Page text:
Registrants requesting to present written material or to make oral presentations at the public workshop, please call the contact person by November 29, 2010.

If you need special accommodations due to a disability, please contact Susan Monahan (e-mail: at least 7 days in advance.

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I. Background

External defibrillators (including automated external defibrillators (AEDs)) are life-saving devices designed to restore normal heart rhythms following sudden cardiac arrest. Each year, nearly 300,000 Americans collapse from sudden cardiac arrest. In sudden cardiac arrest, the heart unexpectedly stops pumping blood to the body. When normal heart rhythms are not restored quickly, sudden cardiac arrest can cause death.

External defibrillators are important, life-saving devices. However, over the past 5 years we have seen persistent safety problems with all types of external defibrillators, across all manufacturers of these devices. From January 1, 2005, to July 10, 2010, there were a total of 68 recalls, of which 9 occurred in 2005 increasing to 17 in 2009 (the last complete year for which data are available). During this period, FDA received over 28,000 medical device reports (MDRs), of which 4,210 occurred in 2005 increasing to 7,807 in 2009 (the last complete year for which data are available). FDA conducted multiple inspections of all external defibrillator manufacturers throughout this time period.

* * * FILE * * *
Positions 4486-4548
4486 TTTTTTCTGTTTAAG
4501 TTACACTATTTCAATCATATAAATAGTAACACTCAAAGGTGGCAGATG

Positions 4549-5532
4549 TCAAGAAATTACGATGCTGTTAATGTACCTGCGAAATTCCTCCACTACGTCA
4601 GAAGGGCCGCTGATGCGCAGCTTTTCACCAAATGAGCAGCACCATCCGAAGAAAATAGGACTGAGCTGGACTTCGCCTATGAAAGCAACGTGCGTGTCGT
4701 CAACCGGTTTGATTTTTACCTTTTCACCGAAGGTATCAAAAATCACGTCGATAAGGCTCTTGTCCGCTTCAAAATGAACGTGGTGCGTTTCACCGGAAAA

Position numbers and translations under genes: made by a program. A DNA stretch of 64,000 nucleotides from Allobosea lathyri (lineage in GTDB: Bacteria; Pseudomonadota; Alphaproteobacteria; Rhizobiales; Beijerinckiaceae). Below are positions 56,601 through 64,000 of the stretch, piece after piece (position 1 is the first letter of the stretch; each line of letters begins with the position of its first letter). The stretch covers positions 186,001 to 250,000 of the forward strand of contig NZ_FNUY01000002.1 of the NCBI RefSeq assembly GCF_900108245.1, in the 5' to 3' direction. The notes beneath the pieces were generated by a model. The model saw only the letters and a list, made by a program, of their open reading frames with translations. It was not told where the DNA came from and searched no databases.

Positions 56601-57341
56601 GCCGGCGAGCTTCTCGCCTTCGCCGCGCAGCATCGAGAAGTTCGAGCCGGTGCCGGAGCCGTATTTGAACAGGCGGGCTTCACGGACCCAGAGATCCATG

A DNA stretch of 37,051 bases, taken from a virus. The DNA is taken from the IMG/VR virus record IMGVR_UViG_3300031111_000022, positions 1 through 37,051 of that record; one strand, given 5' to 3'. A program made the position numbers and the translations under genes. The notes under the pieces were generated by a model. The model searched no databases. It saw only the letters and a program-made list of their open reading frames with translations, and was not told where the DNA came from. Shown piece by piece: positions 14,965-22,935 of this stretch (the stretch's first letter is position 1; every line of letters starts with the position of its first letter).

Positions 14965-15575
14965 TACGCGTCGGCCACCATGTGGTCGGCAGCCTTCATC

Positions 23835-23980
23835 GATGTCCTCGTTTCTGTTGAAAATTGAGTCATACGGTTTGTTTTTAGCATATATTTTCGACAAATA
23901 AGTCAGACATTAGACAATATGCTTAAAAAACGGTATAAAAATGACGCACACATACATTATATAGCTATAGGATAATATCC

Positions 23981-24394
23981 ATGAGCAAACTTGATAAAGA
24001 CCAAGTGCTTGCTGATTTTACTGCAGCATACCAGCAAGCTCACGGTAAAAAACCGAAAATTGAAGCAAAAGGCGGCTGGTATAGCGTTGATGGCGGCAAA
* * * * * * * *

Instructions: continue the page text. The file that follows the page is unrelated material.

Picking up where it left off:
Many of the types of problems we have identified are preventable, correctable, and impact patient safety. As part of a comprehensive review, FDA identified several industry practices that have contributed to these persistent safety risks including industry practices for designing and manufacturing defibrillators, handling user complaints, conducting recalls, and communicating with users. In some cases, these practices can contribute to device performance problems, place undue burden on users, and put patients at risk.